BATH — The City Council is scheduled to vote a second and final time Wednesday, Jan. 7, on the conversion of a section of High Street in front of the Winnegance General Store to one-way traffic.
Councilors unanimously granted first approval to the proposal Dec. 17. City staff have worked with the Parking and Transportation Committee, store owners and neighbors about parking demands created by the store’s opening last year, according to a Dec. 10, 2014, city memo.
The change is the result of greater parking demand than anticipated, which has caused conflicts with neighbors and an adjacent day-care provider.
The preliminary solution is to change one segment of the street, a loop near the Phippsburg border. Traffic will flow southbound and parking will only be permitted on the east side of the street.
The proposed permanent solution would widen the segment of High Street by four to six feet, allowing two parking lanes and one through-travel lane.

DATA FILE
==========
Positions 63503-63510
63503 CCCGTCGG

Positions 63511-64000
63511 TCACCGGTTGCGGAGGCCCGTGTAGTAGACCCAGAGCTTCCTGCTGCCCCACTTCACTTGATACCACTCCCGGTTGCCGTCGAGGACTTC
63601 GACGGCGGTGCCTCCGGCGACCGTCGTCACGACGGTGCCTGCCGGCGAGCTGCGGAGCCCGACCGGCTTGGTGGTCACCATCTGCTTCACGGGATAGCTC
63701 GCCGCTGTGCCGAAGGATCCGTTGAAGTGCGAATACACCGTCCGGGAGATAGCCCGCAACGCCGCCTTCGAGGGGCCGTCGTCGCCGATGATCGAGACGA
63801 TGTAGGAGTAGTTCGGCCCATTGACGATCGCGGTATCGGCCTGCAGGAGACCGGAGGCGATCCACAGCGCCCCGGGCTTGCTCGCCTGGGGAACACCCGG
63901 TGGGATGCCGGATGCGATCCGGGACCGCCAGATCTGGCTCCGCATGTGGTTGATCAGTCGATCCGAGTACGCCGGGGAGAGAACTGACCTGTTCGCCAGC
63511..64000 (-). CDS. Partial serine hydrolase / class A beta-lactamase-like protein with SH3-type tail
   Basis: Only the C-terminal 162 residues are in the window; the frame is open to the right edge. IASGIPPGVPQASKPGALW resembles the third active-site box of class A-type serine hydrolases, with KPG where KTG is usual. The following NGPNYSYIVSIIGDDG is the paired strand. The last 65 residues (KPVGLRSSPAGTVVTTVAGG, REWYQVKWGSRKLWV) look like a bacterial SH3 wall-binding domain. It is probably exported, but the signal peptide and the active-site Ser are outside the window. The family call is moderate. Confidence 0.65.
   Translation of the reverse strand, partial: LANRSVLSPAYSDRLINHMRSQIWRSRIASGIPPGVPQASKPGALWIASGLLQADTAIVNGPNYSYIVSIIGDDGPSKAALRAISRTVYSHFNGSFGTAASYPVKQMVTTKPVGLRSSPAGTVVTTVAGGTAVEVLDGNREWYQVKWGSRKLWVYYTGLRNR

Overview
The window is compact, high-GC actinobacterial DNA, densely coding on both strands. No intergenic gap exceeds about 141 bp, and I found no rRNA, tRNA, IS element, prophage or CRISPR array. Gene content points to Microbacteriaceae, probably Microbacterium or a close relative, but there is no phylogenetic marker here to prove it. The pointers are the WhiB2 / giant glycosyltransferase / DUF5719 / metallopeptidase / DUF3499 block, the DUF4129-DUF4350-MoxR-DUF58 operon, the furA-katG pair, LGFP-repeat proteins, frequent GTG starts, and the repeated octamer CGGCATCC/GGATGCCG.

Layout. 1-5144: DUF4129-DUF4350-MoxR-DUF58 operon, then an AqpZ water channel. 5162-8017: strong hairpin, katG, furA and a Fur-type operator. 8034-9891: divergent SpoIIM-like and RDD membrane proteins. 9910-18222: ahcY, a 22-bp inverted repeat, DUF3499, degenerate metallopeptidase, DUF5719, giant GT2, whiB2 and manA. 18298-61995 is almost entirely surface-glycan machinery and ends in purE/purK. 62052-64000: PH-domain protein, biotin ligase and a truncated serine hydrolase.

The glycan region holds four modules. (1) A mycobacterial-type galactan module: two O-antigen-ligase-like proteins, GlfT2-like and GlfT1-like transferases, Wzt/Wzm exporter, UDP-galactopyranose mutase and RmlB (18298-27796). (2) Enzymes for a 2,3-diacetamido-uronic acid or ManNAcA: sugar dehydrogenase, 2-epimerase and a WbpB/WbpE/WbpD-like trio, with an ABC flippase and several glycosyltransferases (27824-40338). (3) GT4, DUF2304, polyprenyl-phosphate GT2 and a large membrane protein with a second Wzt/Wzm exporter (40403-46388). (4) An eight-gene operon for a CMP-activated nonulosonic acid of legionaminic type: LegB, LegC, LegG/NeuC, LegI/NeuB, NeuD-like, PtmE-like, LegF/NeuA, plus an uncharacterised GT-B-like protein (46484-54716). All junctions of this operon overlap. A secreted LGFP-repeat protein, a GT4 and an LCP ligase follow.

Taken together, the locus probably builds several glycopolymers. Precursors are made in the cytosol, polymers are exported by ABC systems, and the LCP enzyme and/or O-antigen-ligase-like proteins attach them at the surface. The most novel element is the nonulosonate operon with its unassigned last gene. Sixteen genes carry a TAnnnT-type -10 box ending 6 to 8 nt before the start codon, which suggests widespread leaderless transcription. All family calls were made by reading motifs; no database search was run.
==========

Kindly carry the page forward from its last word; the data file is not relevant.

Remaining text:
“These tiers of improvement have been recommended by the Parking and Transportation Committee and generally agreed to by the adjacent property owners and concerned citizens as an acceptable solution,” according to the memo to council Chairwoman Mari Eosco from City Planner Andrew Deci, Police Chief Mike Field and Public Works Director Peter Owen.
“The permanent solution is predicated on developing an acceptable cost-sharing scenario involving the City and adjacent property owners,” the memo said. “Further action from the City Council may be required to implement the final solution – including amendments to the parking ordinance.”
The Winnegance store operated from 1902 to 2009, then fell into enough disrepair to be named one of the state’s most endangered historic resources in 2013.
Jennifer Greene – who splits her time between California, where she practices law, and Phippsburg, where she has summered all her life – renovated and reopened the longtime community hub last summer.